Champions League Final – It’s do or die for Liverpool in Kiev

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Whilst some might have considered the roles to be reversed, as only a minority would have envisioned Liverpool reaching this stage, the eyes of the world are on Mohamed Salah and his teammates, and this may play right in to Zinedine Zidane’s, and Real Madrid’s, hands.

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Frenchman Zidane is heading to Kiev hoping to guide ‘Los Blancos’ to their – and his – third successive Champions League title, while Liverpool are playing in theirs for the first time in 11 years.

Zidane is admittedly not the most tactically astute manager, but for what he lacks in that department, he more than compensates for with his motivation and adaptation.

True, Madrid have not been in the most scintillating form this season, finishing 17 points behind eventual La Liga winners Barcelona, and their defence has looked vulnerable at times in this competition, but one of the greatest goalscorers in football history lead their line, and I’m sure he is relishing the thought of going up against the opposition defence.

The entire Liverpool backline – including the goalkeeper – are participating in their first European cup final, and for what they lack in experience, they certainly do not make up for in quality.

Aside from Virgil Van Dijk, there is not one other defender who, when you think of him, brings the word quality to mind. Lovren can be atrociously bad at times, Robertson can leave big gaps in behind, and Trent Alexander-Arnold – who has got massive potential – has yet to celebrate his 20th birthday.

Considering how much Roma exploited the latter’s inexperience, it is worrisome to think what might happen when you replace Džeko and El Shaarawy with Ronaldo and Bale.

Liverpool’s midfield is an (slight) improvement on their defence, but still pales in comparison to Madrid’s.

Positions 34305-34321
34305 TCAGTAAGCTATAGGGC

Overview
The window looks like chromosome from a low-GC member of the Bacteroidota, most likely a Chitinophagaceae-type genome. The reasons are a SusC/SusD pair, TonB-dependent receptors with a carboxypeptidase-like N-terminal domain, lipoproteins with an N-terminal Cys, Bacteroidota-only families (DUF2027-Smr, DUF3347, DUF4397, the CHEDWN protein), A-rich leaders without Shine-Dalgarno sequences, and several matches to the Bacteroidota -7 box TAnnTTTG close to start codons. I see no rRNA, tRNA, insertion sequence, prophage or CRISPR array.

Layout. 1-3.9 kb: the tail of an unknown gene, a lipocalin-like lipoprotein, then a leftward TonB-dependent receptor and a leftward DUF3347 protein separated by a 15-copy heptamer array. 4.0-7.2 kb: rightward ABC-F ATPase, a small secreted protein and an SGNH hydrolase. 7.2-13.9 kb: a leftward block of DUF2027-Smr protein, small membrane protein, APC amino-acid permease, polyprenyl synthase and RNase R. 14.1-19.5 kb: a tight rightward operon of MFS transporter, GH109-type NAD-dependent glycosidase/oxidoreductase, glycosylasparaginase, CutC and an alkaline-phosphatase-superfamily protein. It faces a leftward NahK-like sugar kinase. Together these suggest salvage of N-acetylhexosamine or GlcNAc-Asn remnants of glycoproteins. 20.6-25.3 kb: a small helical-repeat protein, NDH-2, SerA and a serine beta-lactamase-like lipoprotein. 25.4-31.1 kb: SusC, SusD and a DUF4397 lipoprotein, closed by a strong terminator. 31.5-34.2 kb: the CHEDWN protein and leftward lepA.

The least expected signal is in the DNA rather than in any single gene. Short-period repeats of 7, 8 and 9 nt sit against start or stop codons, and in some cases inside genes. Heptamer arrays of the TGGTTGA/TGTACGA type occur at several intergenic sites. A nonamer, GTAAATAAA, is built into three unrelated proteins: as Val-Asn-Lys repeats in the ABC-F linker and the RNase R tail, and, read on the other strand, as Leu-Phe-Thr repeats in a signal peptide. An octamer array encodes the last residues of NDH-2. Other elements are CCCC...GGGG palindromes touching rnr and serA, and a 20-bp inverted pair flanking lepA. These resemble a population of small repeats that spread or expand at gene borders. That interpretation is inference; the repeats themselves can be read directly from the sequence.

Jordan Henderson and James Milner have somehow guided their side to the final, with the latter registering the most assists in the competition this season, but are nowhere near the quality of Toni Kroos, Luca Modrić and Casemiro, and if Zidane decides to replace Karem Benzema with another midfielder, be it Isco or Asensio, things could get even worse.

If Liverpool are to win in Kiev, they need their star man, Mohammed Salah, to play the best game of his career to date.

The last time Salah came up against the side from the Capital, captain Sergio Ramos effectively marked him out of the game, but this is not the same Salah from two seasons ago at Roma.

The Egyptian has been in the form of his life since joining last summer, and has even outscored his rival, Ronaldo, domestically this season, but when it comes to the Champions League, there is only one winner. Salah has managed ten goals in club football’s biggest competition.

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Ronaldo has managed five more, including a wonderful bicycle kick in the quarter-finals against Juventus, at the Allianz stadium, in Turin.

This Madrid side are at their weakest and most vulnerable when they are up against it and their backs are against the wall, as was evident in the second leg of their quarter-final second leg against Juventus, when, were it not for a Ronaldo penalty, they would have been taken to extra-time, and possibly penalties.

For Liverpool, Toni Kroos’s recent comments, in which he stated that his side will be ‘‘up against 11 animals’’, must turn out to be true.

If Liverpool do not get out of the blocks quickly, and allow the games tempo to slow down, Ronaldo will get more chances against a slowing defence, and the advantage will be in the corner of Real.

Something which, if it occurs, may be irreversible for Liverpool.

The Author

Robert Barter

18 year old lifelong football fan from Dublin, Ireland. Aspiring journalist. Twitter handle @RobertBarter16.

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